Meeting our Needs
Since the early 2000s we have been looking for suitable software to manage our archives in a holistic manner. We began to deliver online catalogues at this time via various project initiatives, with metadata encoded as EAD/xml, but this only dealt with resource discovery and was quite cumbersome. Moreover, along with other digital developments, the work inhabited one of a number of parallel silos.
As time moved on, we got better at developing systems to move different elements of work from the analogue to the digital but were still some way off developing or finding a comprehensive, robust and sustainable way to join things up in a meaningful way. This changed when we began to investigate Archivists’ Toolkit in 2011. Although we had looked at it in one of its earlier versions, we were surprised to see how much subsequent developments had brought it quite close to ticking everything on our wish list. It was lacking a resource discovery layer but a successor product, ArchivesSpace, was already planned and would include this.
From Archivists’ Toolkit to ArchivesSpace
We therefore began looking at Archivists’ Toolkit in more detail, assessing issues such as functionality and usability but also those of sustainability and interoperability. It scored very highly, high enough for us to be able to make the business case to commit to ArchivesSpace and obtain the internal funding to sign up as Members.
The involvement of the profession in the development of ArchivesSpace has been and continues to be crucial. What has been developed is not just other people’s idea of what the product needs to be but what we as archivists actually require. Although heavily influenced by the predominant US partners and the specifics of US practice, it has been developed in way that is equally intelligible to others and easily customisable to reflect local needs and terminology.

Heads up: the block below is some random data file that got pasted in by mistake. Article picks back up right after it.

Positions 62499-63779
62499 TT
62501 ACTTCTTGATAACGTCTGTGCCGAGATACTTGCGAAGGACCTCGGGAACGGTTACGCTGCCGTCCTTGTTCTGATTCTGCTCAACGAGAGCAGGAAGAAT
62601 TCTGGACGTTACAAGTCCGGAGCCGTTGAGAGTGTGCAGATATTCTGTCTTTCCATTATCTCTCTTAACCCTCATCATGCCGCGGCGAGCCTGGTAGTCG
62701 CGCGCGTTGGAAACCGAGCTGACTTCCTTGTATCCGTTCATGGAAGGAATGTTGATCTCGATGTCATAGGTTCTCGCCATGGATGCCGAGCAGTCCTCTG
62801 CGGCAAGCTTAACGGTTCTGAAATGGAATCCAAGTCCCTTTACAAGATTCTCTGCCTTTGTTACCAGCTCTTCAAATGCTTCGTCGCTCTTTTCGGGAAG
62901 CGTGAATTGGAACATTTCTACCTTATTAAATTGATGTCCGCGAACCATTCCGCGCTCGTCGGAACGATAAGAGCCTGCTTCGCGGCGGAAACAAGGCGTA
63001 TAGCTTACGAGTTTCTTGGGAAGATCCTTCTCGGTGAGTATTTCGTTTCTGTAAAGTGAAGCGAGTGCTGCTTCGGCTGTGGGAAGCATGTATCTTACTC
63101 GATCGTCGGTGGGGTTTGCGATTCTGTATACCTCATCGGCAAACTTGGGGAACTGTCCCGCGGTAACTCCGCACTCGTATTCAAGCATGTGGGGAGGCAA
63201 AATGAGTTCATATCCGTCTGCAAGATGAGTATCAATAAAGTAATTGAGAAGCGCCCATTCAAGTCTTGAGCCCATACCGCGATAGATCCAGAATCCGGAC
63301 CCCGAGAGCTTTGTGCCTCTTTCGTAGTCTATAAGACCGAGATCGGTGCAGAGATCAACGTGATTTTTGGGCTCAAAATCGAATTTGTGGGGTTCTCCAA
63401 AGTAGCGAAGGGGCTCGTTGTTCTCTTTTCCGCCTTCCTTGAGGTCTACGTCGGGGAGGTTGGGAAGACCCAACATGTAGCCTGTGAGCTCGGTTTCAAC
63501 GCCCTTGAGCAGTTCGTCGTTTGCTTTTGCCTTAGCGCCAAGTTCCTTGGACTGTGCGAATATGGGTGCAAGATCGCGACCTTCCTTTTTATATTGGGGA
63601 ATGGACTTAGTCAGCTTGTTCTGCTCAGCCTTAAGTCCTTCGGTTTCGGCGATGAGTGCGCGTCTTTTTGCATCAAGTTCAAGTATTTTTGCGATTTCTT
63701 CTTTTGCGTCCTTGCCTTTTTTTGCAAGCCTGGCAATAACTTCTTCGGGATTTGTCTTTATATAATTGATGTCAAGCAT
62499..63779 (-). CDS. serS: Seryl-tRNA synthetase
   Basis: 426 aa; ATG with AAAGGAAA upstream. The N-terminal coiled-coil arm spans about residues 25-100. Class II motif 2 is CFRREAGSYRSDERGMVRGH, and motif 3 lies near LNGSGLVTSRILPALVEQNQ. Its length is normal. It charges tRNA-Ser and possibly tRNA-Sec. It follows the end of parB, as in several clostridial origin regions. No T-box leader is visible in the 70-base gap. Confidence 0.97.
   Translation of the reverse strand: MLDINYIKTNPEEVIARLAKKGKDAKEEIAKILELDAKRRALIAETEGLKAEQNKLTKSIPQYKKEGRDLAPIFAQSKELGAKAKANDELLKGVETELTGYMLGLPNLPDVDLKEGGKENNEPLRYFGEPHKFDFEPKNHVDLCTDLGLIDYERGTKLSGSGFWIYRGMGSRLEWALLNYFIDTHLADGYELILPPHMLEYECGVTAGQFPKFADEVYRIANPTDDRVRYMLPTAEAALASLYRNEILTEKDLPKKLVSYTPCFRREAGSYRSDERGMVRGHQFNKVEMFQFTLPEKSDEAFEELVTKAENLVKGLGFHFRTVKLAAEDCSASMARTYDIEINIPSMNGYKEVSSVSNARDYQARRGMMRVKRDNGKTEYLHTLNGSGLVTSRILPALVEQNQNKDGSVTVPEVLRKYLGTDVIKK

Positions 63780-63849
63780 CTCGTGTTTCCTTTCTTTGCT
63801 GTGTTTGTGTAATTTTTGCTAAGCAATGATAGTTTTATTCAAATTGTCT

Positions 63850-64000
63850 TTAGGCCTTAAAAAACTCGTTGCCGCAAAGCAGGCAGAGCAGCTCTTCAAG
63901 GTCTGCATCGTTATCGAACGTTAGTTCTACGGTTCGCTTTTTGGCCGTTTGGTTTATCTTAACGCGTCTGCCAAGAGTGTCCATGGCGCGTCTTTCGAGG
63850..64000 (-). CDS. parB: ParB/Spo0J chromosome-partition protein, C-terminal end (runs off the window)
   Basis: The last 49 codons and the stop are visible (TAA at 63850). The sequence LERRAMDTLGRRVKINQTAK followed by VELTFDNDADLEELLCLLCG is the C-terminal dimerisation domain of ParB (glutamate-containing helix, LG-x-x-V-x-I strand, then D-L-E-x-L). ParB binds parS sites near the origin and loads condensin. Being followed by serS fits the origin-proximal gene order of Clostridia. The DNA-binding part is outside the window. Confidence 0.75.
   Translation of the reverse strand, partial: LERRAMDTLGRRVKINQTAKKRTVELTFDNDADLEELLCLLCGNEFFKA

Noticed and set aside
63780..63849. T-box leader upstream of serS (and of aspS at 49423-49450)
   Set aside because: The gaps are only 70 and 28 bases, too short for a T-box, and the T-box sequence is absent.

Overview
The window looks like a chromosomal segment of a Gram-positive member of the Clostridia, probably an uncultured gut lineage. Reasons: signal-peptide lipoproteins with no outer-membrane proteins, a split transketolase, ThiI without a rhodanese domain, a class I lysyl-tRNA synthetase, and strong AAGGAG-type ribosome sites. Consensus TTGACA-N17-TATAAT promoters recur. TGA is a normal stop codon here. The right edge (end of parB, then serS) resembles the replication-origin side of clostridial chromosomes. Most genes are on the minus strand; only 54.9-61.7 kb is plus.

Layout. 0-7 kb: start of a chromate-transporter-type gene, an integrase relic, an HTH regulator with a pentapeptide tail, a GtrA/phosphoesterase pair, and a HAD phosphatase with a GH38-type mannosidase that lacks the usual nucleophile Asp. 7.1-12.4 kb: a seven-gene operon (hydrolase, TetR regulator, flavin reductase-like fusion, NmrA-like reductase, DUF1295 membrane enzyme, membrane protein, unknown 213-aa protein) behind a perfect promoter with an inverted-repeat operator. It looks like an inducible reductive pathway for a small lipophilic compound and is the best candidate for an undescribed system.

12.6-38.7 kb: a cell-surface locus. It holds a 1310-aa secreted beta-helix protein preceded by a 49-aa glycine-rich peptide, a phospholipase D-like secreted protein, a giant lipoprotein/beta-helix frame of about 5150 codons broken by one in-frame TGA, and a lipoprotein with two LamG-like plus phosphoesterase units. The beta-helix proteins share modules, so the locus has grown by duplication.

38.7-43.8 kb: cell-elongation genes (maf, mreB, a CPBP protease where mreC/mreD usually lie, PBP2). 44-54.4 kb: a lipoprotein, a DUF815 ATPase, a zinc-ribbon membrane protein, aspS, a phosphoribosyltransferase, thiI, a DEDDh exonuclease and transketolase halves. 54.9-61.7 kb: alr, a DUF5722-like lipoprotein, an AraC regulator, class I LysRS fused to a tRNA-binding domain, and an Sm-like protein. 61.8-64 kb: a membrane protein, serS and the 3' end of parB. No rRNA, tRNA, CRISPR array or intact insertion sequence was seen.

Priorities and Impact
We originally focused on moving our behind-the-scenes work over but then switched to frontloading our resource discovery, migrating existing EAD xml files and also retro-converting a wide range of old spreadsheets, databases and similar. In terms of impact, this both provides evidence that our business case was sound but, most importantly, meets growing user expectations of what and online catalogue should deliver.
Phase one saw the delivery of nearly 17,000 catalogue records along with over 22,000 authority terms. We still have more to add, along with a whole range of management metadata about accessioning, locations etc. This will feature in Phase 2.
Because the source metadata has been drawn from a variety of legacy sources, there are issues of consistency and quality to be addressed. These are outstanding issues which could never be solved just by getting the metadata into ArchivesSpace. However, with all the metadata now in one place we can now look to quantify and rectify them. Experience told us that’s users would often rather have partial metadata rather than no metadata at all so we chose to go for a warts and all approach, only correcting what was obviously erroneous at this stage.
Community and Participation
We are proud to have signed up as the first European partner and the support we have had from a growing community of ArchivesSpace users and developers. This discussion is also two-way, with us feeding ideas back for future development.
Locally we are also more fully integrated into developing solutions that deliver all our collections online, through a suite of applications and interface that work together, improving user experience and improving how we manage the collections themselves.
We still have lots to do with the system to leverage the full functionality of the system and fully showcase our amazing archives collection. So watch this space.